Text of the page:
Bright Future For Lotus Under New Ownership Date: 31 October 1996

Contact: Alastair Florance
Embargo: Immediate

Malaysian automaker Perusahaan Otomobil Nasional Berhad (Proton) has acquired a controlling interest in Lotus Group International Limited. Lotus, the British automotive engineering and manufacturing company widely known for its luxury sports cars, was purchased from ACBN Holdings S.A., Luxemburg, for £51 million ($83.64 million).

The change in ownership will not affect the way in which the Norfolk-based company's businesses are managed. Lotus Engineering will continue as a leading engineering technology and services resource to automotive and industrial clients worldwide.

New export markets, particularly in the Far East, are anticipated as a result of the sale.

"The Far East is not the only venue where Lotus will be making significant inroads," says Lotus Cars USA CEO James G. Selwa. "This partnership will strengthen our North American operations and its ability to provide the highest quality products and services possible to our dealers and customers."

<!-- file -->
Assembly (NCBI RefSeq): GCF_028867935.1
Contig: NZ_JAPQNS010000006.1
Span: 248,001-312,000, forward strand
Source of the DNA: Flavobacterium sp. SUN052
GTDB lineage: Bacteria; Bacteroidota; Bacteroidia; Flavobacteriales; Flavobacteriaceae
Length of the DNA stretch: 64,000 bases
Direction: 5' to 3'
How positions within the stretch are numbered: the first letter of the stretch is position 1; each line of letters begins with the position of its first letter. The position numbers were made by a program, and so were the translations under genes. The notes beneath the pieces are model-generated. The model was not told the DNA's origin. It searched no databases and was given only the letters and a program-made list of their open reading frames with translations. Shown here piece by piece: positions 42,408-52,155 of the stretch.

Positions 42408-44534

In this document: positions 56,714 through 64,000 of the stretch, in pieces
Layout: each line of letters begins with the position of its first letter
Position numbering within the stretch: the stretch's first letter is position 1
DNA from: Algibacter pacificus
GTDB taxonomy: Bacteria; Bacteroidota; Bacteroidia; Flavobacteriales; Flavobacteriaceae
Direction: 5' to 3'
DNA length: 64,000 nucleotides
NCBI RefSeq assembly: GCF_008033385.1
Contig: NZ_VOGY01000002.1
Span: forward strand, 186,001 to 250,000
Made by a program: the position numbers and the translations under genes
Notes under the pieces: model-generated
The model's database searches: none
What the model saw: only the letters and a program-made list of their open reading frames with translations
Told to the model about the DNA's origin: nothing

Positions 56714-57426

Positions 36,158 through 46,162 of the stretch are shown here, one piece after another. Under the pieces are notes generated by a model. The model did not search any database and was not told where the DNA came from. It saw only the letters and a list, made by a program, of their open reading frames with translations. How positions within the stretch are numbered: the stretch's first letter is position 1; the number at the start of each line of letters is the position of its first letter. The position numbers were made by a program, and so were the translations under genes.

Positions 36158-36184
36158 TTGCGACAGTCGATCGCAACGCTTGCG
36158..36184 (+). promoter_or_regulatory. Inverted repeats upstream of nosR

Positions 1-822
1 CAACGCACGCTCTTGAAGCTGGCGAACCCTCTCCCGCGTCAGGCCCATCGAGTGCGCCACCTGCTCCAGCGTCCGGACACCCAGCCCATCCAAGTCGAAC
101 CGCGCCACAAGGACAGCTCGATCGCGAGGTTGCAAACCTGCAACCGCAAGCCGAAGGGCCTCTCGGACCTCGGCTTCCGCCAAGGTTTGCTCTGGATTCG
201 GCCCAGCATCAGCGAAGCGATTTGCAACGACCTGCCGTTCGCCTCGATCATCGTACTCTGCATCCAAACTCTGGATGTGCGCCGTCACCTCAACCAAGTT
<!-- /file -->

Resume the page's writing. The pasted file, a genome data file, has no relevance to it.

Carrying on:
Proton, through this acquisition, is keen to expand collaborative activities which enhance synergies and develop new technologies. Lotus' expertise in product development and engineering and its exclusive patents will compliment Proton's capability in manufacturing. It also will provide the Malaysian manufacturer with additional research, development and engineering resources.

In addition, Lotus' Styling Centre, an acknowledged world leader, will also be strengthened. The new partnership, by increasing the range of products, will secure the long-term future of Lotus car production and the jobs it supports. Together with Proton, Lotus also will participate in the World GT1 Motor Racing Championship.

Tan Sri Yahaya Ahmad, Chairman of DRB-HICOM, Proton's parent company, says, "We see our strong partnership in a very positive light, mutually benefiting both Lotus and Proton. In concluding the deal, both companies are aware that we can draw from each other's strengths and become more competitve."

By the end of the decade, Proton will expand its product range and produce 500,000 cars annually. The acquisition of Lotus provides Proton with some of the world's best research and development facilities allowing it to compete at the highest level in the international automotive marketplace.